certainly find time for the profane, as well.  Shops do brisk
business, as the traditional exchanges of farm-fresh eggs, home raised
chickens, and bunches of mistletoe cut by hand from the woods and
decorated with red ribbons for good fortune have gradually been
replaced by store-bought gifts.  You can still find real
mistletoe being sold by country women at many village markets (I had
never actually seen fresh mistletoe until I spent my first Christmas in
Umbria), but it is now used primarily to decorate massive hampers
brimming with panettone Christmas cake, torrone nougat with nuts,
bottles of spumante, and local <span
style=”font-style: italic;”>Perugina Baci
chocolates.

|image2|If you’d like to do some gift shopping yourself, head to one
of the local <span
style=”font-style: italic;”>Mercantino di Natale,
or Christmas markets, held in many main piazzas or historic palazzi in
towns across Umbria. These are usually made up of small, wooden stalls
where local artists and artisans show their handicrafts and gastronomic
wares.  The largest in Umbria, <a
style=”font-style: italic;”
href=”http://www.nataleinperugia.net/” target=”_blank”>Natale
in Perugia  held in the
Rocca
Paolina
in the provincial
capital, features both local artistic and culinary gifts.  For
other unique gift ideas, consider visiting one of Perugia’s
two historical workshop-museums:  <a
style=”font-style: italic;”
href=”http://www.brozzetti.com/english/default.html”
target=”_blank”>Laboratorio Giuditta
Brozzetti  produces
traditional hand-loomed Umbrian fabric in its workshop, the
13th-century <span
style=”font-style: italic;”>San Francesco delle Donne
church; or <a
href=”http://www.studiomoretticaselli.it/default.html”
target=”_blank”><span
style=”font-style: italic;”>Laboratorio Moretti-Caselli ,
which is in its 5th generation of stained glass artists who make hand
painted glass windows and panels, hand etched glass, and Tiffany
glass.  Not only will you come away with a one-of-a-kind gift,
but also with an understanding of the rich history and culture of local
Umbrian craftpeople.

Of course, Christmas isn’t Christmas without good food in
Umbria.  The mainstay of the traditional holiday lunch in
Umbria is cappelletti
in brodo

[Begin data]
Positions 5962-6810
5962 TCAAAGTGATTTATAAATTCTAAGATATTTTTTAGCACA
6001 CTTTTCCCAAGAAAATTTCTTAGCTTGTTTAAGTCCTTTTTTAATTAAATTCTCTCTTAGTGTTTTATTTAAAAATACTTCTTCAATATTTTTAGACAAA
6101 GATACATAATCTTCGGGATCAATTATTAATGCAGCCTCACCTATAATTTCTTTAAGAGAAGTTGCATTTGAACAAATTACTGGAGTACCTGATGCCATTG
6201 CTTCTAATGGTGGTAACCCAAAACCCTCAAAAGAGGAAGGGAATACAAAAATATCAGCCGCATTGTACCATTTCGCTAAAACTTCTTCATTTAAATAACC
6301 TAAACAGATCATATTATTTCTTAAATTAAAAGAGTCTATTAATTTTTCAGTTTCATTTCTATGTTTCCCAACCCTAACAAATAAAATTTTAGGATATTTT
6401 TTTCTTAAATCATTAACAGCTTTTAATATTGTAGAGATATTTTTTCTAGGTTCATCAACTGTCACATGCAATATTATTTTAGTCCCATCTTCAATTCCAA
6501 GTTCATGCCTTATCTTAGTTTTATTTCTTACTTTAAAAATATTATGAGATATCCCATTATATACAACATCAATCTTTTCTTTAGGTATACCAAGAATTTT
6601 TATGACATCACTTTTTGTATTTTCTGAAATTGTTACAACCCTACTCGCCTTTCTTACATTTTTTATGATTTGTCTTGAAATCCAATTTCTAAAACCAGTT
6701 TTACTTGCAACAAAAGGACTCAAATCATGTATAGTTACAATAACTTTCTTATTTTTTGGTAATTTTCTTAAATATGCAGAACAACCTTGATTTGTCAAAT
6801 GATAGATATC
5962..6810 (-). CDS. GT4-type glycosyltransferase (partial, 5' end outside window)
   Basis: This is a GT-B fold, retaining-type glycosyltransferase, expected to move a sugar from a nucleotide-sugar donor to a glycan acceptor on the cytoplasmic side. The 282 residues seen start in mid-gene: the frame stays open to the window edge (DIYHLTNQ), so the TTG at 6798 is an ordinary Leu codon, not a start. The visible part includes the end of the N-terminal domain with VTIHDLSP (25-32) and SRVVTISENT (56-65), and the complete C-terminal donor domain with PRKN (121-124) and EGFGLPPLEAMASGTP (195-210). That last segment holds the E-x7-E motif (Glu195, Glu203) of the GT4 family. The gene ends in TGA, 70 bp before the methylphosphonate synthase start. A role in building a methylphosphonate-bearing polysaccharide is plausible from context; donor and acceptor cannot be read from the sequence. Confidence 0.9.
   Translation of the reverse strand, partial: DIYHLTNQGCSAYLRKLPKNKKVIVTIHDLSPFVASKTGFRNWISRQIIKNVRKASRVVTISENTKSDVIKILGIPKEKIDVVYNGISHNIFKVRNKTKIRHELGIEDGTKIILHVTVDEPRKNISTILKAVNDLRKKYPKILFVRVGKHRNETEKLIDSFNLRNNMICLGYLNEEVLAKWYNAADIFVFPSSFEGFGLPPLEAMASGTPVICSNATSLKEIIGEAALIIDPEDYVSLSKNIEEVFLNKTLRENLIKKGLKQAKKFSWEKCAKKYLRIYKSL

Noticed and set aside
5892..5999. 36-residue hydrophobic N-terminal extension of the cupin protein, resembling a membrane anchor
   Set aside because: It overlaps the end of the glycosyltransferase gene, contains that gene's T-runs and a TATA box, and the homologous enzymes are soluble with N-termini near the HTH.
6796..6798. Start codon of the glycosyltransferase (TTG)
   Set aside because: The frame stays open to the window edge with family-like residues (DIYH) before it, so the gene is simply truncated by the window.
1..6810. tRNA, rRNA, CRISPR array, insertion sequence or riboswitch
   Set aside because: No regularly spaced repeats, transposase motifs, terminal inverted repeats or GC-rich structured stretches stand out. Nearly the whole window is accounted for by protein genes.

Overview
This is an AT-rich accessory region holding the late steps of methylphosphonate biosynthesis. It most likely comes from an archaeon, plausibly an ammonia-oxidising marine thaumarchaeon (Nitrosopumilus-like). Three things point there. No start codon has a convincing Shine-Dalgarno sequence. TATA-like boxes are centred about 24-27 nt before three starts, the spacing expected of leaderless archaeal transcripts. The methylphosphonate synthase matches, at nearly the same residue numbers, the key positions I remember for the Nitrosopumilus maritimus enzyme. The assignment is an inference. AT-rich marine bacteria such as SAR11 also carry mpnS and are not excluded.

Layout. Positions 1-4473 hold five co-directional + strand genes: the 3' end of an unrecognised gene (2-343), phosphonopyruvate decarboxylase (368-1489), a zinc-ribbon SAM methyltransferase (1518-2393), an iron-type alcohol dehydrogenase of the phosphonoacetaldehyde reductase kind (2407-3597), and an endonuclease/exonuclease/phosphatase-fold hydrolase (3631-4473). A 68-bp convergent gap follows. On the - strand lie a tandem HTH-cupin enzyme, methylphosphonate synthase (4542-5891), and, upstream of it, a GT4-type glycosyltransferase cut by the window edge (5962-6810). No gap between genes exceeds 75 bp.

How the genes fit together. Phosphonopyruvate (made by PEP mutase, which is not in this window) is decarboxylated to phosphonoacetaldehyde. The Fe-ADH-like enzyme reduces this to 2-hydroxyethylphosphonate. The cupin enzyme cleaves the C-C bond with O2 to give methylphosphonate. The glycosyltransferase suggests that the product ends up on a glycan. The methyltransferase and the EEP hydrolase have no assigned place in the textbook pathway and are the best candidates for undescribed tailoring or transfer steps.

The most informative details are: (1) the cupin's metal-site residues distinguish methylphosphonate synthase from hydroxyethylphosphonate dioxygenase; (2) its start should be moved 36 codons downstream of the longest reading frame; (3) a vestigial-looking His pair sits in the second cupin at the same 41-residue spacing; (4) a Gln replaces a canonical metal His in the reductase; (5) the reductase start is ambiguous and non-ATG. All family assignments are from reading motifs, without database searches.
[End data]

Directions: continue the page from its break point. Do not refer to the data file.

, small meat-filled
tortellini made with sheets of handmade egg pasta stuffed with a mix of
minced chicken, veal, and pork (plus some sausage and <span
style=”font-style: italic;”>mortadella,
just in case it’s not meaty enough) and served in an
orange-infused capon broth.  Umbrian housewives get together
during the long winter evenings weeks before Christmas to keep each
other company while their fingers fly, hand-shaping the hundreds upon
hundreds of these “little hats”– thus the name
cappelletti — they will be serving for Christmas lunch.  In
case you don’t have access to an Umbrian housewife, many
local restaurants feature them on the fixed Christmas Day menu, or they
can be purchased in small specialty pasta shops (avoid the grocery
store variety) and cooked at home.

Any Christmas meal must be finished off with the ubiquitous<span
style=”font-style: italic;”> <a
style=”font-style: italic;”
href=”http://www.dreamofitaly.com/public/651.cfm”>panettone,
a traditional Christmas cake originally from <a
href=”http://www.dreamofitaly.com/public/department59.cfm”
target=”_blank”>Milan
but wholeheartedly adopted by the Umbrians.  Commercial
panettone is to handcrafted artisan panettone what fresh basil leaves
picked off a sunny windowsill in the <a
href=”http://www.dreamofitaly.com/public/department70.cfm”>Cinque
Terre is to that McCormick
Spices dried basil flakes your mom had at the back of pantry in 1978
that was so stale it had turned a sad shade of grey.
Don’t waste your time on supermarket panettone, but spring
for a heavy round loaf from a good pasticceria.  The
traditional recipe calls for candied fruit, but if you are like me
(and, it seems, 98% of the population) and don’t care for
candied fruit, choose a variation with shaved chocolate, raisins, or —
my favorite — dried fig and walnut.  I never understood what
all the fuss over panettone was about until I finally tasted one from
the historic href=”http://www.pasticceriasandri.it” target=”_blank”>Pasticceria
Sandri  in
Perugia.  I ate it on Christmas Eve, but the taste was an
“Epiphany”!

Buon
Natale!


Rebecca Winke

Rebecca and her husband Stefano own and manage <a
href=”http://www.brigolante.com/en” target=”_blank”>the
Brigolante Guest Apartments in Umbria
(paid Dream of Italy<span
style=”font-style: italic;”> newsletter subscribers
can <a
href=”http://www.dreamofitaly.com/public/762.cfm”>receive
a discount on their stays at
Brigolante. Rebecca also blogs at <a
href=”http://www.brigolante.com/en/blog/” target=”_blank”>Rebecca’s
Ruminations.

Top photo by darkmavis, flickr.com and second photo by gengish khan, flickr.com

 

Leave a Reply

Your email address will not be published. Required fields are marked *